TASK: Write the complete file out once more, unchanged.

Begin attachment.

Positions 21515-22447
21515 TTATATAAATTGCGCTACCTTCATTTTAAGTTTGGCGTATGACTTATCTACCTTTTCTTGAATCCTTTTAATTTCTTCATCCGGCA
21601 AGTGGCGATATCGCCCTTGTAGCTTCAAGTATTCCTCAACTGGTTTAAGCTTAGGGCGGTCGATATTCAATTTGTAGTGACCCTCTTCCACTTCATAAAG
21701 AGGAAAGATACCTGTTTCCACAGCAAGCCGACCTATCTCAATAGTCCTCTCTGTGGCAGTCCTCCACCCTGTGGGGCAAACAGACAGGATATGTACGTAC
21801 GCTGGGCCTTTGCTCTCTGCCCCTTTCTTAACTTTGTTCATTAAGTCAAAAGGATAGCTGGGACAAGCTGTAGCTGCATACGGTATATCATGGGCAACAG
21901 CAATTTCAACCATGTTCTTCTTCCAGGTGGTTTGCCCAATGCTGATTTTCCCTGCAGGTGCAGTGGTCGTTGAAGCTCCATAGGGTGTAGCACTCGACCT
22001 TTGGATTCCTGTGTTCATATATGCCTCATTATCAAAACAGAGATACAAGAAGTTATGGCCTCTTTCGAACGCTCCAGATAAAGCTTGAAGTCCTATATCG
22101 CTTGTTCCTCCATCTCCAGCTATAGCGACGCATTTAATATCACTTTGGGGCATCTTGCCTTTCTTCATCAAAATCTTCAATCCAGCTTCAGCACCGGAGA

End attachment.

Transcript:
Positions 21515-22447
21515 TTATATAAATTGCGCTACCTTCATTTTAAGTTTGGCGTATGACTTATCTACCTTTTCTTGAATCCTTTTAATTTCTTCATCCGGCA
21601 AGTGGCGATATCGCCCTTGTAGCTTCAAGTATTCCTCAACTGGTTTAAGCTTAGGGCGGTCGATATTCAATTTGTAGTGACCCTCTTCCACTTCATAAAG
21701 AGGAAAGATACCTGTTTCCACAGCAAGCCGACCTATCTCAATAGTCCTCTCTGTGGCAGTCCTCCACCCTGTGGGGCAAACAGACAGGATATGTACGTAC
21801 GCTGGGCCTTTGCTCTCTGCCCCTTTCTTAACTTTGTTCATTAAGTCAAAAGGATAGCTGGGACAAGCTGTAGCTGCATACGGTATATCATGGGCAACAG
21901 CAATTTCAACCATGTTCTTCTTCCAGGTGGTTTGCCCAATGCTGATTTTCCCTGCAGGTGCAGTGGTCGTTGAAGCTCCATAGGGTGTAGCACTCGACCT
22001 TTGGATTCCTGTGTTCATATATGCCTCATTATCAAAACAGAGATACAAGAAGTTATGGCCTCTTTCGAACGCTCCAGATAAAGCTTGAAGTCCTATATCG
22101 CTTGTTCCTCCATCTCCAGCTATAGCGACGCATTTAATATCACTTTGGGGCATCTTGCCTTTCTTCATCAAAATCTTCAATCCAGCTTCAGCACCGGAGA